When Tom Brady retired from the NFL on February 1st, 2022, the football community knew it was only a matter of time before Tom Brady un-retires and returns to Tampa Bay. On Sunday, nearly six weeks after announcing his retirement, Brady shook the community yet again.
In a social media post shared to his Twitter account, Brady announced he would be returning to the Tampa Bay Buccaneers for his 23rd season in the NFL. The greatest quarterback of all-time will once again defy father time as he looks to compete with the best in the world at 45 years old.
“These past two months I’ve realized my place is still on the field and not in the stands,” Brady wrote on Twitter. “That time will come. But it’s not now. I love my teammates, and I love my supportive family. They make it all possible. I’m coming back for my 23rd season in Tampa.”
Tom Brady Un-Retires, But He’s Not the First
With Tom Brady coming out of retirement for yet another shot at a Super Bowl, the Buccaneers have quickly re-emerged as a title favorite. And while the news of Tom Brady retiring has completely shook the football community, it’s not the first time something like this has happened.
In fact, players coming out of retirement is more common than you’d think. You have to keep in mind that athletes dedicate their entire life to perfecting their craft. Walking away from that isn’t always easy, even for players like Brady that have endless opportunities outside of football.
And for many athletes, they don’t truly understand how much they’ll miss their sport until they actually leave. When they finally get a sense of what retirement is like, only then will they know for good if retirement is the right path. Let’s take a look at some other examples similar to Brady.
15. Björn Borg
Björn Borg is one of the greatest Swedish tennis players of all-time. He made his professional debut in 1973 and won his first Grand Slam in 1974 when he won the French Open. Over the next seven years, he won five more French Open titles and five consecutive Wimbledon titles.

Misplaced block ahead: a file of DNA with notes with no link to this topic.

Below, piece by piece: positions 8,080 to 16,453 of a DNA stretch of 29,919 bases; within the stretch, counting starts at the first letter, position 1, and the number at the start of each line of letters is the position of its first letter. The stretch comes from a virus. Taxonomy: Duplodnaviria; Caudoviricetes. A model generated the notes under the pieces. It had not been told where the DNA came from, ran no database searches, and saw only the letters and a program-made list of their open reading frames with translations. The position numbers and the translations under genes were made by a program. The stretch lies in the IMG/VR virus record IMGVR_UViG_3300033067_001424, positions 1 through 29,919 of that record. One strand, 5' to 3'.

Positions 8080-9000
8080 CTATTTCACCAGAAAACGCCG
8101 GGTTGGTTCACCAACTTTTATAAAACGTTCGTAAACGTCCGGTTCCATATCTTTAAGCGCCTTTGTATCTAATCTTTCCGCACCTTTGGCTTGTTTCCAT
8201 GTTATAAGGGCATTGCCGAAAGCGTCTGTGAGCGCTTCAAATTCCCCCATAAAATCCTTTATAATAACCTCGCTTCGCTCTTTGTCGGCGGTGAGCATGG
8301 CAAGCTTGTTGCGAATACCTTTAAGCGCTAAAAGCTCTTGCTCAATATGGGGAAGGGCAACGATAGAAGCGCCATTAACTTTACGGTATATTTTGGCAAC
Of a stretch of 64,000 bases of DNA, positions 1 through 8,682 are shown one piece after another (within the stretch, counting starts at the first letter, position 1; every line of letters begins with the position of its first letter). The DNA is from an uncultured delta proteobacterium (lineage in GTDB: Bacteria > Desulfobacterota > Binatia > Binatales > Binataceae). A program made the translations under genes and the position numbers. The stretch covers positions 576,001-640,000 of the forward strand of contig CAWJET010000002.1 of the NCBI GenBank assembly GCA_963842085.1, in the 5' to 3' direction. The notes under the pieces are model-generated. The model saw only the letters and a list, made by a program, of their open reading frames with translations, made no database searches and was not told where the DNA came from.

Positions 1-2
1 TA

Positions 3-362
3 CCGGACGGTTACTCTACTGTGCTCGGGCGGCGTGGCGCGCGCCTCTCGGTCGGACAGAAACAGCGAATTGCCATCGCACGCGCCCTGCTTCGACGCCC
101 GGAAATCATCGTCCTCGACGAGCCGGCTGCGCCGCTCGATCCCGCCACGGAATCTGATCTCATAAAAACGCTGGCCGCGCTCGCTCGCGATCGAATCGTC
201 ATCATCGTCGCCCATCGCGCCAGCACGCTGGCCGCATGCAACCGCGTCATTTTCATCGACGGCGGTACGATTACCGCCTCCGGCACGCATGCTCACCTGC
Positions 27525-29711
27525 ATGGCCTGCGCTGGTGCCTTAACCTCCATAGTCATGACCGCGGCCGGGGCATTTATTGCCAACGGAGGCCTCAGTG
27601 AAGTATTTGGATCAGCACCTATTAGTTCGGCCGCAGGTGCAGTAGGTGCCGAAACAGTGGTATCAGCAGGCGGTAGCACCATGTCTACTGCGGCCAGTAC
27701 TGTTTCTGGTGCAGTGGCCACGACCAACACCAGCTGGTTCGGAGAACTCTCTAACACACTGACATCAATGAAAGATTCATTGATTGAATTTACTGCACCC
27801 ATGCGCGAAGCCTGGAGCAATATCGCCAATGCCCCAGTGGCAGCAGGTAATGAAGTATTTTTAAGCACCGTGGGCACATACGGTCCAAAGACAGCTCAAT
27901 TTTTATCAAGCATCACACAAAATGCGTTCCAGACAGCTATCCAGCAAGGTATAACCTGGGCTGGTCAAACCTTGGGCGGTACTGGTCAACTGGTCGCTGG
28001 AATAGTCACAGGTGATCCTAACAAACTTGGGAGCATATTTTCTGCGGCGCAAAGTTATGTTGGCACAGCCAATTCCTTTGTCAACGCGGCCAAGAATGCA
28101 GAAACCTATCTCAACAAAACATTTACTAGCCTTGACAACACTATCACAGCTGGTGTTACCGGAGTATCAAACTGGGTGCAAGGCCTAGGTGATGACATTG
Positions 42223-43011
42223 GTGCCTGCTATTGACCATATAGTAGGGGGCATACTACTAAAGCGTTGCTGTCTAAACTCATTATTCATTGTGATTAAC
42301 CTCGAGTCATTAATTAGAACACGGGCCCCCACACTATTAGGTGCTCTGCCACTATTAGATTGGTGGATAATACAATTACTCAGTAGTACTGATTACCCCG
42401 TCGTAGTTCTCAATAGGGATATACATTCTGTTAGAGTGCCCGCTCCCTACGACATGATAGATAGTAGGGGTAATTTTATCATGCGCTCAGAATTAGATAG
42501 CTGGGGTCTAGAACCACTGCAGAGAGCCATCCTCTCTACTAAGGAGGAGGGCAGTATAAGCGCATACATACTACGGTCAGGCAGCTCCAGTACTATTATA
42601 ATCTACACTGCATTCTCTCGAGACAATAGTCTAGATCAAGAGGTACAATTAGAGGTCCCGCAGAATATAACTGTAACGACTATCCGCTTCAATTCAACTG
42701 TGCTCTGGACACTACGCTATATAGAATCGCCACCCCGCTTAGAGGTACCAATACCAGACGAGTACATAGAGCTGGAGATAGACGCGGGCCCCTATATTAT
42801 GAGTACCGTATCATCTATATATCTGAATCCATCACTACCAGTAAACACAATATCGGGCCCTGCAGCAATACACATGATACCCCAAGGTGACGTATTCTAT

Between 1973 and 1981, Borg had a 654-140 singles record. He won 66 career singles titles, which ranks eighth in the Open era, and was the year-end ATP No. 1 player in the world in 1979 and 1980. He made it to the US Open finals four times, but never did so at the Australian Open.
Despite his dominance, Borg shocked the tennis world with an early retirement in 1982. It lasted nearly 10 years before attempting a comeback in 1991. He lost his next nine matches between 1991 and 1992, failing to win a single set. He didn’t win in 1993 either before retiring for good.
14. Deion Sanders
Deion Sanders, also known as ‘Prime Time,’ is a Hall of Fame defensive back that was drafted by the Atlanta Falcons with the fifth overall draft pick in 1989. Over the next 12 seasons, he scorched the NFL with his amazing ball hawk abilities, trash talk, personality, and return skills.
After a 2000 season that saw Sanders record four interceptions, one forced fumble, two fumble recoveries, and 41 tackles for the Washington Guardians, he announced his retirement from the NFL. He remained retired for the next three seasons before making a comeback in 2004.
Over the next two seasons, Sanders played 25 games for the Baltimore Ravens. During that time, he recorded 38 tackles, 5 interceptions, and 10 passes defensed. After the 2005 season, he retired for good. He has been a high school and college football coach since 2012.
13. Brandon Roy
Brandon Roy is a former three-time NBA All-Star and 2006 Rookie of the Year. He was drafted by the Minnesota Timberwolves with the sixth overall pick in the 2006 NBA Draft, but was quickly dealt to the Portland Trail Blazers where he played a bulk of his shortened career.
The first four years of Roy’s career were phenomenal. He improved every year and while he had minor injuries here and there, he was still playing a majority of the season and producing well. In the 2008-09 and 2009-10 seasons, he averaged more than 20 points per game.